With a chop cup it is important to demonstrate (casually) that the ball rolls out of the cup when inverted. The lesson takes and they are fooled by relying on it. You can actually get busted later if you don't start with that.

Speaking of infinite time, you might ought to return to see just where you need to do the transfer in your routine and focus on the best way to do it right there. If you have Al's materials you have no better lessons to look for. We all enjoy finding things new to us but the value to the routine and the performance is in the boring practice practice practice.
Bob G
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Thanks for the leads and advice, Plungerman.

Bob
Al Schneider
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I have talked to Goshman about this.
He shows the coins in classic position and snaps his hand toward the other hand. The other hand snaps shut as if doing a catch.
There can be a two inch space between the hands. Then the sending hand snaps a bit in the other direction.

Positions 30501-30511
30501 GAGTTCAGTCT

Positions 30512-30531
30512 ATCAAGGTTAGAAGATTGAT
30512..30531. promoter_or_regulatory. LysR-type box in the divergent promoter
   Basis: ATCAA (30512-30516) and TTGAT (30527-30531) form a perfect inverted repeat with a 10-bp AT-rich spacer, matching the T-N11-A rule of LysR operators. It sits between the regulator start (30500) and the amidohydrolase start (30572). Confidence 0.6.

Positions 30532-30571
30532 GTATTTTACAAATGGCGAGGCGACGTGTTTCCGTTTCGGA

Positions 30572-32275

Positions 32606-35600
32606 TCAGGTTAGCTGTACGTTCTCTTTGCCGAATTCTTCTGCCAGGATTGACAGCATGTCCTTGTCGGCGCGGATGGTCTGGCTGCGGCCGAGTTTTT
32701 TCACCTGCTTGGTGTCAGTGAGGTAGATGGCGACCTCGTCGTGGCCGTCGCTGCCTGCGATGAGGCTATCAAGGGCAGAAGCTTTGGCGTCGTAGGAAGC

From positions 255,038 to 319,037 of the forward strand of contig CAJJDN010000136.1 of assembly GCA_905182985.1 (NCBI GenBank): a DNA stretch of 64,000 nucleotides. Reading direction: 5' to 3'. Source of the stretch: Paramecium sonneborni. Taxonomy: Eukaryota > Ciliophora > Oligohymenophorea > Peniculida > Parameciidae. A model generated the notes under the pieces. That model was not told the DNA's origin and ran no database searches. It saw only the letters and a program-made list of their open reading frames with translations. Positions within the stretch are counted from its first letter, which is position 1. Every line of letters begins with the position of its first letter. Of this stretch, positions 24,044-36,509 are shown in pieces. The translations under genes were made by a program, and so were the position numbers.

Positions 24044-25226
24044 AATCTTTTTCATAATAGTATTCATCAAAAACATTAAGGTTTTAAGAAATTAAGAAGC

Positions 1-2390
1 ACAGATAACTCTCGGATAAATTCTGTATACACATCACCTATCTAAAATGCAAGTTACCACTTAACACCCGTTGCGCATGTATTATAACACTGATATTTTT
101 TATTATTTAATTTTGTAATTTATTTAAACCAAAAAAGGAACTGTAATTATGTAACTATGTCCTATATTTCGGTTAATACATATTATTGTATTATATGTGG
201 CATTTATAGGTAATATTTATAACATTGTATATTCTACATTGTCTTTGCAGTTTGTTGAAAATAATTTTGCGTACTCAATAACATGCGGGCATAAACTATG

The idea is that everything looks normal except the coin is not there.
There is no move here. Its all body language.
To learn it do it for real one thousand times.
Magic Al. Say it fast and it is magical.
plungerman
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Thanks, Al. I was about to describe it pretty much like that but best to get it from the source, or close to it.
Not sure my sending hand would ever snap back but I'll let you know after a few hundred tries.
I'm always reminding people to Do The Real Move! and then duplicate it.



Take care

P
Al Schneider